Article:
After the shaving the women are asked to leave. The women are not allowed to be there the night before the ceremony. As I walk away I can see a huge brown bull at one of the cowshed in the manyatta. I am told that is the bull that the Ilkiponi age set members will eat tomorrow during the celebration. It has been carefully selected and has been checked over and over again to make sure it is blemish. The bull must always be brown in color and must have no blemish. It shall be shared only among the morans graduating to eldership.

I can hear the morans singing and dancing to traditional songs throughout the night. They are singing to the bull. It is imperative to sing to the bull so that it will not be wild. Just before sunrise they make the bull drink  olamira/enaisho-oolmomo(traditional beer) and lull it to sleep. The bull must sleep on its right side. Once it sleeps it is suffocated to death by a sisal rope. They never slaughter the bull by  knife. Once it is dead, the morans skin it and roast all the meat. They are not allowed to use a matchbox to lit the fire therefore they have to resort to traditional means.

The ceremony has now started ,the community is now allowed to come and be there to celebrate the morans. They are dressed in the traditional Maasai attire.  On their waist the traditional Maasai sword hangs from their  Maasai beaded leather belt . On  their arms they have beautiful and colorful Maasai beaded bracelets. On their necks they are endowed in Maasai beaded necklaces. On their hands they carry the traditional Maasai rungu ( a wooden club). The morans sit and bow their heads down as the ilkishumu(Maasai traditional elders) bless them by pouring blood from the bull on them. They  utter traditional blessings in low voices and the community responds back.

The Ilkiponi morans make a queue with their wives besides them. They will get into a secluded manyatta at  the farthest end  of the boma where the elders will be waiting to see them one by one.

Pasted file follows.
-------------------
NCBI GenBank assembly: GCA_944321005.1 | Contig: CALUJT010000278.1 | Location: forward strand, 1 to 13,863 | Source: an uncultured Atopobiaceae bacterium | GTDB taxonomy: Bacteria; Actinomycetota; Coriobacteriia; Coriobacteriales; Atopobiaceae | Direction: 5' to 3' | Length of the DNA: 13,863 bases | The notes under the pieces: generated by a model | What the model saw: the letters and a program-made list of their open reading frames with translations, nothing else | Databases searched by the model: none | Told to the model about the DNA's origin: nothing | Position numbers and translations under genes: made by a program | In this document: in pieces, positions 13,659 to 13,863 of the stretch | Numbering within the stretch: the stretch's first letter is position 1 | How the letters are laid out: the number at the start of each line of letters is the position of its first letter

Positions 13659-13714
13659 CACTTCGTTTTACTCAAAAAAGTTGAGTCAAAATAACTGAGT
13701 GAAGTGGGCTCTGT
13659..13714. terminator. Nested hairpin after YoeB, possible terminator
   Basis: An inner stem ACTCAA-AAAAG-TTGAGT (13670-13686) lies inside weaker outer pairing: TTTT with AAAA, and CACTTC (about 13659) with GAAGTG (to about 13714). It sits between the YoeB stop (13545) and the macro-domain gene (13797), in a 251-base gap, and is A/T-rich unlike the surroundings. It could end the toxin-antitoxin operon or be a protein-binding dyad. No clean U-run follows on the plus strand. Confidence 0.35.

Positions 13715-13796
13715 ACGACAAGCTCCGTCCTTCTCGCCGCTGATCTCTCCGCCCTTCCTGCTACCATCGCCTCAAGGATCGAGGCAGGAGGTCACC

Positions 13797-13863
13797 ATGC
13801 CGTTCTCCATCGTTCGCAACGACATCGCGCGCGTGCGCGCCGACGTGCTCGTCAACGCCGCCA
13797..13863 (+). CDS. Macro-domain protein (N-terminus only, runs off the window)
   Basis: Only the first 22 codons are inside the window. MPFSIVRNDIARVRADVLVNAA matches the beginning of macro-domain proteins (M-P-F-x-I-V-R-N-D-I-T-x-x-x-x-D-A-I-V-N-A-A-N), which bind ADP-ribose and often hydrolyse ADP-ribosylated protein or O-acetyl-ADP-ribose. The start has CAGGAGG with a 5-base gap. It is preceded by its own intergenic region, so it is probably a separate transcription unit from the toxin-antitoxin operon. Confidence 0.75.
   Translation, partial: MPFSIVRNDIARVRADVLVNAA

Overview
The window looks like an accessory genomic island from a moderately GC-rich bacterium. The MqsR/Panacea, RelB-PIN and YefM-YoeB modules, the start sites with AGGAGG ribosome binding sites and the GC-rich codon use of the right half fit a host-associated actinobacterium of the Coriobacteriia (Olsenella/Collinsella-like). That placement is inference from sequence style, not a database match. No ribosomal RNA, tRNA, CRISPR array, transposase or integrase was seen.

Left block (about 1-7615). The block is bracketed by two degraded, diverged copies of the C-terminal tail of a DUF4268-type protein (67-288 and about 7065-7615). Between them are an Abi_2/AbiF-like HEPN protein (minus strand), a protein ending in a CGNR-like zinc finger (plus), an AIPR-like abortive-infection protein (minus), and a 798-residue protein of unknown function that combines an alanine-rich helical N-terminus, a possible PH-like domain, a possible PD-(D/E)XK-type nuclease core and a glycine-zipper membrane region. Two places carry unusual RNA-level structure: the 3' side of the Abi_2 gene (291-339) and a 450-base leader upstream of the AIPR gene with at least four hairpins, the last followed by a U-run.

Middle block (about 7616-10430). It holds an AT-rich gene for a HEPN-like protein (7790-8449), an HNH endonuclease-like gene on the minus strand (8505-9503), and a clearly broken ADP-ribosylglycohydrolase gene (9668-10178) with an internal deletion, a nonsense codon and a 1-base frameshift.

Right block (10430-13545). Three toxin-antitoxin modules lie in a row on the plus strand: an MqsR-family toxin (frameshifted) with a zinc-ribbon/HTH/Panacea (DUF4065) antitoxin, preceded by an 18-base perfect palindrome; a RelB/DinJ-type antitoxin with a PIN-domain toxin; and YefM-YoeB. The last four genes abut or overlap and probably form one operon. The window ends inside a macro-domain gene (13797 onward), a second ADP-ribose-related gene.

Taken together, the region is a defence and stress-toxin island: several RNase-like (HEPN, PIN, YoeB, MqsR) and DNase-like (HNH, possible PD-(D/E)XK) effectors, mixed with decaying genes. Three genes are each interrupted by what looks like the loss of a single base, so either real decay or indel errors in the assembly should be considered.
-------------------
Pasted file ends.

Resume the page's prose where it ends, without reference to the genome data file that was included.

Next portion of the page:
Inside the manyatta , three elders sit, In front of them lies a dry clean cow hide piled with lots of  roasted meat pieces. The Moran is asked if he has observed all the guidelines of the Moran’s. If his answer is yes then his wife picks two pieces of meat and serves her husband. If the answer is no then the Moran picks the piece of meat by himself. They are then blessed again by the three elders and sent on their way.

It’s important to note that a wife must prove to her husband that she hasn’t engaged in an illicit sexual affair with a man of the younger age set.  It is allowed for a wife to have affairs with men of the same age set but not outside the age set. It is a taboo to be escorted by such a wife. Incase the wife has been unfaithful she is required to offer a female cow to her husband as a sign of atonement. No man will refuse such an apology; however, the man can choose  not keep the cow and can give it to his friend as a gift.

After every Moran has been to the hut to see the ilkishumu the age set is now considered officially junior elders. The celebration carries on , presents are exchanged  . The new junior elders are offered an elders chair .  This chair becomes a man’s friend until it is broken. If a man dies before the chair breaks, his older son will adopt the chair.  After this celebration, a man would become an elder and would assume full responsibility of his own family. He is now allowed to move away from his father’s homestead and form his own homestead. Nevertheless, even though the man is now an independent man, he would still have to depend on his father’s advice. A man would take on  full responsibility of his family at the age of about 35 years.

Meat is shared and everyone gets to join in the celebrations. Songs are sang and people dance . They also share and enjoy the traditional Maasai tobacco normally taken by the elders.

I got to tell you it was amazing to see how high the Maasai morans jump as they dance to their traditional songs. It should also be a true work of art how the Maasai ladies shake their heads and their bejeweled necks. It’s definitely cultural heritage at it’s best especially since most of the African communities are abandoning their traditional way of life.

This article was written by CHRISTINE SIAMANTA KINORI

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About Author

Born in Zimbabwe and living in South Africa, Miriro is a seasoned publishing editor and writer, having worked with leading brands in investment, business leadership and entrepreneurship. Passionate about Africa’s development, Miriro is also a dynamic marketing consultant with 10 years experience working with startups and large multinational corporations. With a heart for travel, Miriro spends her time discovering the nooks of crannies of Africa’s hidden gems, taking the roads less travelled, meeting the beautiful people and enjoying their food and culture. She enjoys tackling complex strategic challenges in the passion-to-entrepreneurship pipeline, particularly focused on the implications of 4th Industrial Revolution and workforce automation on Africa's travel and tourism industry. Miriro is currently the Managing Editor of Nomad Africa magazine.